Commentary on Political Economy

Friday 1 December 2023

 Nulla salus sine ecclesia. There is no safety outside the Church. This mediaeval injunction was valid – had force – only until the Church held both temporal and spiritual power. With the secularization of Western societies, it became the role of the nation-State to assume responsibility for the salus publica – for public safety. In return for the loyalty of its subjects, the State would guarantee their security. If the anarchy of mediaeval upheavals and weak dynasties meant that silent leges inter armas (the laws are silent between weapons), the stabilization and consolidation of the State turned this other motto into its obverse: silent armas inter leges – weapons lay still when laws are enforced. The State then comes to possess a monopoly over the use of violence within its boundaries. It becomes a deus mortalis – the mortal descendant of God on earth. 


The legitimacy of the State rests on a contractus unionis that is in large part a contractus subjectionis. When this legitimacy fails, social cohesion disintegrates and the result is either anarchy or even a failed State. A sense of the State – an awareness on the part of subjects or citizens – that their “health”, their security (salus) rest solely on the legitimacy, authority and power of the State is integral to the preservation of civil society. The status civilis and the status politicus are entirely interdependent.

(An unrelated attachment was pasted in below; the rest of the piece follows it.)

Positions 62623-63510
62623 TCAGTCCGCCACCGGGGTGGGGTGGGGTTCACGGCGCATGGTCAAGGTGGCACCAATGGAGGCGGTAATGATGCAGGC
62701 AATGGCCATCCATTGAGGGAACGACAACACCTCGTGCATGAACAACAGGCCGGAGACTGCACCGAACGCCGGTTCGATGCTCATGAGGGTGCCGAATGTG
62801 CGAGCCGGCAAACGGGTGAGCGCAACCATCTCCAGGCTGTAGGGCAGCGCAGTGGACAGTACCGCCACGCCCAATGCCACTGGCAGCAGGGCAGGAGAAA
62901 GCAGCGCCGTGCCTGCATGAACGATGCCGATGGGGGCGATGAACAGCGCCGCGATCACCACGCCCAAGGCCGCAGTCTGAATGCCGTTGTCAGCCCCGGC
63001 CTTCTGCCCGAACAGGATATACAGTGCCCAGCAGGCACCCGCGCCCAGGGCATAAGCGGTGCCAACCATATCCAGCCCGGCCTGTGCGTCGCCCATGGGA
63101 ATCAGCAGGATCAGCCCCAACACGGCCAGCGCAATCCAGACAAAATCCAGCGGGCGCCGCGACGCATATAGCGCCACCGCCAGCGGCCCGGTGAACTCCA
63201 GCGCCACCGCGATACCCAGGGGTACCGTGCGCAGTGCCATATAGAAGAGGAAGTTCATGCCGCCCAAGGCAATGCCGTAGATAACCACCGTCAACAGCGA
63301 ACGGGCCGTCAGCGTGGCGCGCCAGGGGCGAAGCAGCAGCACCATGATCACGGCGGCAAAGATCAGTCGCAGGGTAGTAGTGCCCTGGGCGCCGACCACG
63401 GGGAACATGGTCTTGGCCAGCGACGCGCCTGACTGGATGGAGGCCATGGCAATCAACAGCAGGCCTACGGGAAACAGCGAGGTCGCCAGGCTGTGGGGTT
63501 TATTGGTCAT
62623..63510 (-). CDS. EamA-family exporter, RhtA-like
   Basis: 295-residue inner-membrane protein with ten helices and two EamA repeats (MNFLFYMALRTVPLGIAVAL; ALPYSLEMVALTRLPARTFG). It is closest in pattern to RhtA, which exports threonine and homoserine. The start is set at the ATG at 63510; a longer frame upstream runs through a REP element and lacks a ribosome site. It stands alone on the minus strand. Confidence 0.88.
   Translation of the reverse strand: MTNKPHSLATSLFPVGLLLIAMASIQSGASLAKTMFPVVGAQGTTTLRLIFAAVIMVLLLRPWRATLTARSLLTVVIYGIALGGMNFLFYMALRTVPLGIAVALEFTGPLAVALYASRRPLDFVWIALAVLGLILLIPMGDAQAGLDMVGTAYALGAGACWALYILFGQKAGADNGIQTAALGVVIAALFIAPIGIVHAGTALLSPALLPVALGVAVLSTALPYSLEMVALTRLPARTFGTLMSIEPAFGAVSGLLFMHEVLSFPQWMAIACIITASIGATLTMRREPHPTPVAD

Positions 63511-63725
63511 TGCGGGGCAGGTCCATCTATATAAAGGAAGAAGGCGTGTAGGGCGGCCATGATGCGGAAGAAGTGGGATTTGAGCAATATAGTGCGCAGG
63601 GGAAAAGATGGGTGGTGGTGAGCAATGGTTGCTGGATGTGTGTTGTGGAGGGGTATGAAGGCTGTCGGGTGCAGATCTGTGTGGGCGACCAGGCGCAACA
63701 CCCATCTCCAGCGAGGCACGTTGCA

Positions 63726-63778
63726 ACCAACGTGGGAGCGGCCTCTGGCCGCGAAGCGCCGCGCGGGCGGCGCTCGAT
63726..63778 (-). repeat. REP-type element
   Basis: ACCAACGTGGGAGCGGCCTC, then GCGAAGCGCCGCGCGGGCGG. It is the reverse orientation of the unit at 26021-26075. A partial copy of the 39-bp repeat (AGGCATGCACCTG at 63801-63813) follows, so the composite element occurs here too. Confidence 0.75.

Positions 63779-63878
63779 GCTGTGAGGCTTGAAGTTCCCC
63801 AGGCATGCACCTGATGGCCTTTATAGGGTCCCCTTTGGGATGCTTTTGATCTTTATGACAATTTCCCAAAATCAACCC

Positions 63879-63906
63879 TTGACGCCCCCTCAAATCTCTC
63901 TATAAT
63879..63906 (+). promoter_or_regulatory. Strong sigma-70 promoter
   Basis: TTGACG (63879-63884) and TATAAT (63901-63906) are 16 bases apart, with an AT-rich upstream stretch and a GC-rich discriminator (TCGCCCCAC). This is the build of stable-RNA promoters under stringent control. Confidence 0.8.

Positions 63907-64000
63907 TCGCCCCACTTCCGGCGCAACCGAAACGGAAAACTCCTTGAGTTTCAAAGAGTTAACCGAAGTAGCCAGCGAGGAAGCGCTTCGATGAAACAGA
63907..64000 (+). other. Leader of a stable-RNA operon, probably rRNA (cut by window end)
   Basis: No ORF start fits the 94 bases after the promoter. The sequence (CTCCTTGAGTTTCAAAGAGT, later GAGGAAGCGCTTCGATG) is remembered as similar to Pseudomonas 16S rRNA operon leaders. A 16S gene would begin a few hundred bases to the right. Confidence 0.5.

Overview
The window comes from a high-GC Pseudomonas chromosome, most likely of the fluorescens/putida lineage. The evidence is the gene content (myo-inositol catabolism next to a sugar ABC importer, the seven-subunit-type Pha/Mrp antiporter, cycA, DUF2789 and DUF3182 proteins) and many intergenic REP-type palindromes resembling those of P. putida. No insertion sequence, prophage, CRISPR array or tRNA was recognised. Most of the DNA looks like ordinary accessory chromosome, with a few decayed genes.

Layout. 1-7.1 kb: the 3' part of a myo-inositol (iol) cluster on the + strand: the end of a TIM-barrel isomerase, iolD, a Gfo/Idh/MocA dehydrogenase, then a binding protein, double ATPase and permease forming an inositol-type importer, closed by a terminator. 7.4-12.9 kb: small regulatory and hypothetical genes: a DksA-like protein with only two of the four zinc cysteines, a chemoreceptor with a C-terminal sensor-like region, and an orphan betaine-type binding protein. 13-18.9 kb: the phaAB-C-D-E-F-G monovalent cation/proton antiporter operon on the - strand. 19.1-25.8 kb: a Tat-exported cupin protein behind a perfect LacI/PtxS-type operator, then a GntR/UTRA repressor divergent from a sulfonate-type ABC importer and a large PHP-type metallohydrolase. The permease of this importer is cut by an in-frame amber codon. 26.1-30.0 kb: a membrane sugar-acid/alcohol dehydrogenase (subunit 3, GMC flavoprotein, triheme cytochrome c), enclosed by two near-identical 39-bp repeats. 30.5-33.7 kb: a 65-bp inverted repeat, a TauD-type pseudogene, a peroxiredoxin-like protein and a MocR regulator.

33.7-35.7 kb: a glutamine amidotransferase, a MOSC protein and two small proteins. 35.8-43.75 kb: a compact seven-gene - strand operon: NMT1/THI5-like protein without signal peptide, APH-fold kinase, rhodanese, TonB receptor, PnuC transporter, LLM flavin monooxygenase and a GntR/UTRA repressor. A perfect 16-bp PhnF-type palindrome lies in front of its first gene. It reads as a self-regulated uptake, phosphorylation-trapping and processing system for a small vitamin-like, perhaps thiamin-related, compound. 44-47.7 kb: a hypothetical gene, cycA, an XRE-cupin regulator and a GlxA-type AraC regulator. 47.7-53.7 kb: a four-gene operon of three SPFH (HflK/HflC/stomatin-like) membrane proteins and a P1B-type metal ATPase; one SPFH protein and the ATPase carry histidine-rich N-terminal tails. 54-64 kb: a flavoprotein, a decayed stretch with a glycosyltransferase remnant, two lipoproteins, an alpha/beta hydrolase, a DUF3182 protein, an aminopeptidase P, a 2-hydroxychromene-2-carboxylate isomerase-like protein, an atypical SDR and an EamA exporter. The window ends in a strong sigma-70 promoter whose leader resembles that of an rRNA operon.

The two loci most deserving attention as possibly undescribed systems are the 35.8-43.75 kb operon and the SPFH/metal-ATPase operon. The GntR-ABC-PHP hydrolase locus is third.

The problem with capitalism is that its ideology – liberalism – shares the delusion that it is possible to separate neatly, or at least secure an osmotic relation, between the Political and the Economic – whence came the origin and the foundations of Political Economy once the capitalist bourgeoisie took the reins of the State in Western societies. This ideology assumed, but never could show, let alone prove, that so long as citizens “go about their business” – the business of endless acquisition and enrichment – their beliefs, convictions, values and devotion could be left to the public sphere, the sphere of public opinion.  


Thus came about the intellectually neat separation of the political from the economic. But this equilibrium could not last because the economic cannot be separated from the political: the economic is simply a specific mode of behaviour, of social action that depends entirely on shared values and understandings. It is not just the distribution of income or equality of opportunity that determines the cohesion of a society, of a nation – because income and opportunities are indissolubly enmeshed with social values that either underpin or else dissolve the public sphere. 


What decrees the crisis we are experiencing in the West in the delusional age of globalization is precisely the inability of both ruling elites and ruled citizenry to comprehend that social coherence, a sense of the State, the sense of security are essential for representative government, for the honouring of the contractus unionis. This is what the Left, or people who presume to espouse and advance its values and principles, have failed to understand: they have lost the sense of the State. – Which is why “the centre cannot hold”, and “things fall apart”. 

No comments:

Post a Comment